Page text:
This was pretty good evidence that there was a strong organization of left hemisphere controls right, and right hemisphere controls left side. At least for the last output from the motor systems of the brain before commands descend the spinal cord. Of course, like many observations in science, the true nature of this organization is still being sorted out and the picture is not nearly as clean and clear as thought. (More later!)

Because of all of this, I think it is a reasonable conclusion that training the muscles on one side of the body should really affect that side and maybe not so much the other side. Which, of course, was at the very heart of the matter that Scripture was trying to investigate. Is there an education of the crossed side of the body when one side is trained? In modern terms we would ask, “are there neuroplastic changes that allow the transfer of skill from one side of the brain to the other?”

And the answer lies in what happened in the other, untrained arm and hand of Miss Brown and Miss Smith. Even though she didn’t train that other side, Miss Brown got ~40% stronger! And, Miss Smith showed an increase in accuracy just over 25% with her untrained hand. Or maybe we shouldn’t call that other side untrained, because clearly it was trained. But not trained directly by physical practice. Instead, some neuroplastic adaptations had to have occurred.

Scripture’s short paper in 1894 showed that training on one side of the body could affect strength and skill on the other side of the body for the same muscles and actions. It’s also interesting that the difference across the body was about 50%. That is, you get about half the increase in the untrained limb that you would get from doing the training.

Since those days in 1894, there have been many studies on the cross-education effect in the context of neuroplasticity—the adaptive changes that the brain produces as it adjusts to new demands. These studies have revealed that this effect can be seen in many different muscles and actions across the body. Research has shown that the effect itself seems to involve a complex interaction of changes in different regions of the brain and spinal cord.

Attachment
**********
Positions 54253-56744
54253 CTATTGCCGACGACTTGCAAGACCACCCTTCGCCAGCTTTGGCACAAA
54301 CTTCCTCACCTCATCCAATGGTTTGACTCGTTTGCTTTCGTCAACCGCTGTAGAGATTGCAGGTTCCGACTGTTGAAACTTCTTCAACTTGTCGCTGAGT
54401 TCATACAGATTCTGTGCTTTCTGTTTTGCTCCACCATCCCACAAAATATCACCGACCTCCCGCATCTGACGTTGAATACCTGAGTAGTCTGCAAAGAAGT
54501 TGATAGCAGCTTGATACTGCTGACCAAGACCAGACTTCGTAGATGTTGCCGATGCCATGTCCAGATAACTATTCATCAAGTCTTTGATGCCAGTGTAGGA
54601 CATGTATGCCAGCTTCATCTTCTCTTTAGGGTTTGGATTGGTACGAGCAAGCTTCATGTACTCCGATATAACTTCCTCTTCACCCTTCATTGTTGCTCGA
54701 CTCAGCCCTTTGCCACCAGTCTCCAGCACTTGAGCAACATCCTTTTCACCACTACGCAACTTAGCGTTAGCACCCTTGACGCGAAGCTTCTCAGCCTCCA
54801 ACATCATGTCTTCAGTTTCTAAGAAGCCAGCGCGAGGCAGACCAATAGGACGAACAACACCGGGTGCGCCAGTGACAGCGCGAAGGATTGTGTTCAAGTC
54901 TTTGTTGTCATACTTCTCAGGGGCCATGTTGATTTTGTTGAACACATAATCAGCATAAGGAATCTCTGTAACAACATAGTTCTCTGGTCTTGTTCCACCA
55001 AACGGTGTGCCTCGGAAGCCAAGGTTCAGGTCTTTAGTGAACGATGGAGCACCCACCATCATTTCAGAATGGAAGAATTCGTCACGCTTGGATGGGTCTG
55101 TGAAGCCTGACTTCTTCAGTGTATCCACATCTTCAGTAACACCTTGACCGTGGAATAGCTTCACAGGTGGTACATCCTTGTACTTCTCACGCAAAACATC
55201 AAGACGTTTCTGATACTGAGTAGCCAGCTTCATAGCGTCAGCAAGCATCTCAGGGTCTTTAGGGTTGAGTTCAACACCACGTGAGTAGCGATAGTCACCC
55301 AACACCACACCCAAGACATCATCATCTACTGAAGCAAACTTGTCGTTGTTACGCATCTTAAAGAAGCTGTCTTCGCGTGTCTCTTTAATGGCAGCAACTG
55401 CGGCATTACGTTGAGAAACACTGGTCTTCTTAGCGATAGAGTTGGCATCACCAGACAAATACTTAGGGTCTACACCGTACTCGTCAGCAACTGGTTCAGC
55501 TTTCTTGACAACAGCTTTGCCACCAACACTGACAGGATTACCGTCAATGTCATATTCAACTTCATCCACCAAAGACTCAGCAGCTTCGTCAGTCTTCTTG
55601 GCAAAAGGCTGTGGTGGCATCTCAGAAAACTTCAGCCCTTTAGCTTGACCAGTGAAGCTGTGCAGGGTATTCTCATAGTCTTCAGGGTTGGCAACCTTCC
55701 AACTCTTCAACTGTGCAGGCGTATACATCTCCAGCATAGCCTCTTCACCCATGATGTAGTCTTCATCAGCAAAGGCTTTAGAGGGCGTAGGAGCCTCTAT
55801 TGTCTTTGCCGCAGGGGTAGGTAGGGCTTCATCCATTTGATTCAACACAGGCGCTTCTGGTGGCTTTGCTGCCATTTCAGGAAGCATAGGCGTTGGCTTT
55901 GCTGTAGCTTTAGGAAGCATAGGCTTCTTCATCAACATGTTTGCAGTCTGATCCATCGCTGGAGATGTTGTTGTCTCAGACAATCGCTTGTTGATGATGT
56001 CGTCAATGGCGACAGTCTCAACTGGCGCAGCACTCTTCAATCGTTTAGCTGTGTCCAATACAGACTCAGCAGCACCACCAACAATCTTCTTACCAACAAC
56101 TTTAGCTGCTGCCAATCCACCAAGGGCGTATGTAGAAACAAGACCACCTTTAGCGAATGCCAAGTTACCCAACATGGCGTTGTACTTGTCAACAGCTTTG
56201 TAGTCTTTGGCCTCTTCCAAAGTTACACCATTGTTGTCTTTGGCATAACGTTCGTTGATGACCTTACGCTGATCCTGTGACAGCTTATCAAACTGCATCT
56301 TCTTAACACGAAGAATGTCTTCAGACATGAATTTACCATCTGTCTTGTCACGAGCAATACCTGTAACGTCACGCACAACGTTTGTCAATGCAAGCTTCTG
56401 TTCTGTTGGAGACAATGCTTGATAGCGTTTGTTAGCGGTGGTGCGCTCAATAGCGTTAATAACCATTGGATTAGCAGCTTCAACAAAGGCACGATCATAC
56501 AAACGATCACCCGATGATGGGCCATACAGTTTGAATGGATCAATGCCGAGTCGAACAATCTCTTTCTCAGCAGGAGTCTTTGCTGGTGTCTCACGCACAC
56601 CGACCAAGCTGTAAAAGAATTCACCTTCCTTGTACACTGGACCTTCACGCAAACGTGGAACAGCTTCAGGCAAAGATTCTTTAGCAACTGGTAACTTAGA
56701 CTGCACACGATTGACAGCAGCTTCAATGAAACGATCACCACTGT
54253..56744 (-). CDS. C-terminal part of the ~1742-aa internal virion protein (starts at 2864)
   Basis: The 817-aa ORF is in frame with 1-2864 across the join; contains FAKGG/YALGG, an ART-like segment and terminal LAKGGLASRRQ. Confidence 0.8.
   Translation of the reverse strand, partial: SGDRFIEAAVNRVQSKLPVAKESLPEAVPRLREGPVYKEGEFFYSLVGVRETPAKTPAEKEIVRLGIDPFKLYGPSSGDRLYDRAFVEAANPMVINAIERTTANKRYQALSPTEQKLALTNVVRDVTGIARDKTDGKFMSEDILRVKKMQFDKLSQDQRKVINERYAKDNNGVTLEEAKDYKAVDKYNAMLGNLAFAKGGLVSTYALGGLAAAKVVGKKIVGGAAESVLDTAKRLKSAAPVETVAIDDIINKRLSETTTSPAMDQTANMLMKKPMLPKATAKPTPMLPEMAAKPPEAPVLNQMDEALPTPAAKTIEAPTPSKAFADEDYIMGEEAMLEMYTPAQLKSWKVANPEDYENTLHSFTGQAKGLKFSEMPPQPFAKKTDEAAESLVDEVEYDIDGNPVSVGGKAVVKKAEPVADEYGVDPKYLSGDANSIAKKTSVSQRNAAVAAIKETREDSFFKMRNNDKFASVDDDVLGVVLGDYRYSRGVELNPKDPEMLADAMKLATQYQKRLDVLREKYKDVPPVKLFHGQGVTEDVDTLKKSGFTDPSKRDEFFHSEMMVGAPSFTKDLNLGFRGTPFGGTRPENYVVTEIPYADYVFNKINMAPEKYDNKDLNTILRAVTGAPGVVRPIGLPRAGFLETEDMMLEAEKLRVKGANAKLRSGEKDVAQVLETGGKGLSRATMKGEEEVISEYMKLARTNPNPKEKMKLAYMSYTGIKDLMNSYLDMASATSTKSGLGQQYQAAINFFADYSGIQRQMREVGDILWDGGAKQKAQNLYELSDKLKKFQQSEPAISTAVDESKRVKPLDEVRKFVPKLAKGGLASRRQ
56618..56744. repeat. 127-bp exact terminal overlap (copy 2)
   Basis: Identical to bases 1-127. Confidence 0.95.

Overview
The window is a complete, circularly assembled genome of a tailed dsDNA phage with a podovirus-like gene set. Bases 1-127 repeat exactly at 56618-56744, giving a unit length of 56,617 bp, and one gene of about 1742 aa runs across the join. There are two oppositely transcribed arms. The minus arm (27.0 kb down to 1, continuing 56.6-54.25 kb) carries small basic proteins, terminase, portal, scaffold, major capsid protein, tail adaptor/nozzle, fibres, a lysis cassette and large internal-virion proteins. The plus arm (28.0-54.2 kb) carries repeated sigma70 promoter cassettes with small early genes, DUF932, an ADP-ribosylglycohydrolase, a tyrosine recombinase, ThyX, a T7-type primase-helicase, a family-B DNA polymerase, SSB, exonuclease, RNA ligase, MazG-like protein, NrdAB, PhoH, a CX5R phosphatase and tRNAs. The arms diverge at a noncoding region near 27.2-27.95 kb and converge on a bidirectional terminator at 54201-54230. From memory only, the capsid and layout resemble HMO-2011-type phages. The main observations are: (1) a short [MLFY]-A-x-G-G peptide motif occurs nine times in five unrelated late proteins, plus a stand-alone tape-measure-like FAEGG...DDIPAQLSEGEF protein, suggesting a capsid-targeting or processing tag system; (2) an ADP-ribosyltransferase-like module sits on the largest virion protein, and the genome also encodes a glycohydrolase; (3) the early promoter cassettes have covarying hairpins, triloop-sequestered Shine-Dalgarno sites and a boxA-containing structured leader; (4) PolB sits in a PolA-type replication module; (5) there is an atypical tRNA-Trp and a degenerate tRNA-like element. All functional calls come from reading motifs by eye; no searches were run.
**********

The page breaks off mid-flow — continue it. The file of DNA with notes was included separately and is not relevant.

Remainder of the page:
An interlude…there’s an interesting application here to skill learning generally, and which resonate with my own experiences in martial arts. We learn many different training combinations and patterns of movement sequences, for example in fighting drills and in the “forms”, patterns or kata used for training. Usually we learn these and practice to a certain degree of skill by using a coordination sequence that may emphasis one side of the body more than the other. The idea is that these will eventually be practiced on both sides and indeed they seem to transfer well from side to side. In my own experience this works much better if you first develop a reasonable skill level on one side before trying to learn complex patterns on the other side.

Many details—particularly about the exact mechanism and specific brain regions involved—still remain to be worked out. But there are many take-away messages from Scriptures work. A key one is the synthetic approach of taking observations from very different studies and combining them in a powerful new idea. Another is a clear documentation of the manifold ability the nervous system has to adapt itself to changing demands.

An overarching point is that response to physical training for strength and skill initially comes from the nervous system. So your initial trips to the gym that made you stronger that first month? It’s all in your head. In the motor areas of your brain, to be exact.

Despite all this, in my own mind the question has always remained—what is the real application of this cross education phenomenon? I am pretty big on functional interpretations and applications. So, what is the functional importance of training one side of the body and getting half (the actual range is large) the strength gain on the other side? Obviously if you really want to get stronger with both sides you should train both sides, right?

The asymmetry of this “cross education” phenomenon has always struck me as kind of bizarre and of uncertain relevance. As a neuroscientist I have come across many observations that go in the file of “epiphenoma”—minor side effects of something else. I used to file cross education in that category.

And so I didn’t pay it a lot of attention. Until recently, that is. I am now paying a whole lot more attention to cross education. That’s because a little while ago I started thinking more about times when an asymmetry already exists in the body. Like after a stroke. And I paid more attention to the work of colleagues who asked questions about what would happen when one limb is in a cast? How useful could this assymetrical “cross education” of strength and skill be when asymmetries like these already exists? And is need of an equalization. What about then?

Well, that is the topic of my next post. Please stay tuned!

© E. Paul Zehr, 2013